These 110 Startups Are Building Our Future

These 110 Startups Are Building Our Future
March 10, 2017

Funding to AR/VR startups reached an all-time high in deals and dollars last year. But with few exciting deals in the past few months and an absence of positive news or apparent progress from stealthy AR headset startup Magic Leap, interest in augmented and virtual reality (AR/VR) technology seemed like it could be heading to the “trough of disillusionment.”


More recently, however, the tenor of the discussion has changed. PlayStation said its PSVR, a $400 headset released in October, was on track to sell over 1M units before April (the iPhone 1, for reference, sold 1.4M in its first 3 months and is regarded among the best tech releases ever). It also came to light that Apple allegedly has 1,000 engineers in Israel working on an AR headset.


With AR/VR hype back on the upswing, we used CB Insights data to create a market map of startups in the space, with a new approach that categorizes companies by where they sit in the full tech “stack,” starting from hardware all the way down to distribution.


Note: While some companies may fit into multiple categories and parts of the stack, we mapped companies based on their primary use-case. This market map is not meant to be exhaustive of companies in the space.

The category breakdown is as follows:

  • Hardware / Enablement

    • Headset Makers—companies developing dedicated headset technology. Magic Leap, with $1.4B in funding, is far and away the most well-funded private company. The company’s headset, still unreleased, employs retinal projection to superimpose images mapped onto the wearer’s surroundings.

    • Position, Eye & Gesture Tracking—startups working on tracking hardware that is embedded in AR/VR headsets or mobile devices. Companies like Eonite Perception and Occipital make physical sensors, as well as computer vision software that can be embedded in AR/VR rigs (mobile or headset) to track users’ orientation.

    • Mobile Hardware & Enablement—startups providing head-mounted displays or other technology for mobile AR/VR. Many of these companies, like Merge VR, sell head-mounted displays (HMDs), mobile hardware, or software enablement for AR/VR apps. Wikitude, for example, makes vision software for AR mobile apps.

  • Development

    • Video Processing & Engine—image stitching, processing and game engines for VR. Game engines like Unity have vast application outside of AR/VR in gaming, but are increasingly being applied to VR. Graphics company OTOY helps render digital content and has attracted investments from corporates including HBO, Disney and AutoDesk.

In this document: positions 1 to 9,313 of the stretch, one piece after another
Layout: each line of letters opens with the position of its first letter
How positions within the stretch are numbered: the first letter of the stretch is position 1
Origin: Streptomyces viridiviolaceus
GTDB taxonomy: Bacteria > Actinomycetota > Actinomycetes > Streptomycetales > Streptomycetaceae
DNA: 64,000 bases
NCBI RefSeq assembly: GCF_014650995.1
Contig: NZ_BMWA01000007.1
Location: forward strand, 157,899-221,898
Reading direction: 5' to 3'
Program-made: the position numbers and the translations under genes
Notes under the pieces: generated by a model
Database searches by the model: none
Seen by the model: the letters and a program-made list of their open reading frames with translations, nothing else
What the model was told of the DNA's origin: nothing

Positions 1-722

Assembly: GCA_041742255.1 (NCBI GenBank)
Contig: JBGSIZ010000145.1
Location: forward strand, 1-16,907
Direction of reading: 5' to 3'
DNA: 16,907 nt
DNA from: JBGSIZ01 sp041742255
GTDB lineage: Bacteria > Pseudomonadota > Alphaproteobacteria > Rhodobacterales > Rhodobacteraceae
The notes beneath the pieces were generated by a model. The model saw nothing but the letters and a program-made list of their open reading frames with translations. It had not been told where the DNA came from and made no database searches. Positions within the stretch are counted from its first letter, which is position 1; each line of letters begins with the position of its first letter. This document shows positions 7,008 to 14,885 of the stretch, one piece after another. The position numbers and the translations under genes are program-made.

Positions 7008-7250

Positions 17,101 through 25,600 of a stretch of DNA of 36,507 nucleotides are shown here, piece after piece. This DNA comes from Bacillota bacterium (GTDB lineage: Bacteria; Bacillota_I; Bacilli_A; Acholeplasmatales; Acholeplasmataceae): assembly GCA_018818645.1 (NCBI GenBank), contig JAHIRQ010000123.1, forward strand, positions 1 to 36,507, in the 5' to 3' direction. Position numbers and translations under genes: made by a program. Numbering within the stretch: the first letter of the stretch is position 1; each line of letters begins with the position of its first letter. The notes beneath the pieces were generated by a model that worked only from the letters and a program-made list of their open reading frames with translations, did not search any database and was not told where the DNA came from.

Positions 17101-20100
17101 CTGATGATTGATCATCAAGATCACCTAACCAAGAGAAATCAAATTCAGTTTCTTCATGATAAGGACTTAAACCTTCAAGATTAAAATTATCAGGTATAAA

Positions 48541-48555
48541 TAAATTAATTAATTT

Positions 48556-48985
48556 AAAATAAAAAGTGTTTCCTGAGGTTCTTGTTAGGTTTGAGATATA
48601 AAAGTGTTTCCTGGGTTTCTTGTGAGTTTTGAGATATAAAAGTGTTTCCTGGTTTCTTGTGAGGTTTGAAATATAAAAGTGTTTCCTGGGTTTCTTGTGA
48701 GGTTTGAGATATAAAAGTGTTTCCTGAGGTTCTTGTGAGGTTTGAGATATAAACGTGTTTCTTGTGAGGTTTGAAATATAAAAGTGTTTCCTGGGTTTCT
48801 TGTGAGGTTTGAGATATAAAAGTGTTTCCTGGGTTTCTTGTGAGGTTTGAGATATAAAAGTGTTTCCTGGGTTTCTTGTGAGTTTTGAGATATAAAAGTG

• Dev Tools—tools that aid the development and computing behind AR/VR applications. Fish Bowl VR provides usability testing, and Sixa, a high-performance cloud computing company, is aiming to make the VR experience wireless (many headsets today require a tether to a high-spec PC rig).

    • Camera & Capture—companies working on light field video or 360‎° capture.Lytro is a well-funded startup developing light field capturing cameras for VR content, and EmergentVR focuses on mobile 360‎° video capture.

  • Applications

    • Game & Content Production—studios producing AR/VR applications and games are big venture bets. CCP Games and Kite & Lightning both saw deals from smart money investors.

    • Content Platforms—platforms and apps where content is delivered (or indexed).JauntWithin, and NextVR are well-funded players in the space. (Also, media corporates are quite active here, and we’ve previously detailed where media companies are investing in AR/VR.)

    • Social—platforms for shared user experiences. Sequoia Capital and First Round Capital recently backed social platform Against Gravity. And LiveLike allows users to watch sports together in a virtual living room.

    • Ads—companies dedicated to advertising for the new computing platform. Startups like Vertebrae are working to natively integrate advertising into the VR ecosystem.

    • Education—startups applying AR/VR to education and academia. Nearpod, for example, uses mobile VR for interactive lessons in classrooms.

    • Commercial / Retail—enterprise AR/VR is taking off in real estate, furniture, and retail just to name a few. InContext Solutions, for example, helps imagine retail floor plans using VR. And Matterport facilitates real estate viewings using VR captured walk-throughs.

    • Healthcare—medical training and other medical applications. MindMaze is a well-funded company focused on AR/VR for neuroscience. The company develops HMDs, motion capture, and gesture control technology (for both AR and VR) with the goal of helping rehabilitation after stroke, spinal cord injury, and amputation.Psious uses VR for exposure therapy to overcome phobias.

    • Heavy Industry—headsets and mobile AR specifically tailored for industrial settings and field service. Daqri and Atheer are well-funded headset makers that focus on enterprise and industrial settings. Others like Scope AR do similar work in field service using mobile and tablets, employing AR to highlight parts on industrial equipment while connected to support experts in real-time.

  • Distribution

    • Arcades & Experiences—venture-backed companies like Two Bit Circus are putting AR/VR into consumers’ hands via pop-up arcade installations, while Dreamscape Immersive aims to bring VR to the multiplex. Dreamscape Immersive garnered investment from Hollywood mainstays like MGM, 21st Century Fox, IMAX, and Steven Spielberg. In addition, Comcast, the most active media corporate, made a bet on Spaces, which focuses on VR in theme parks.

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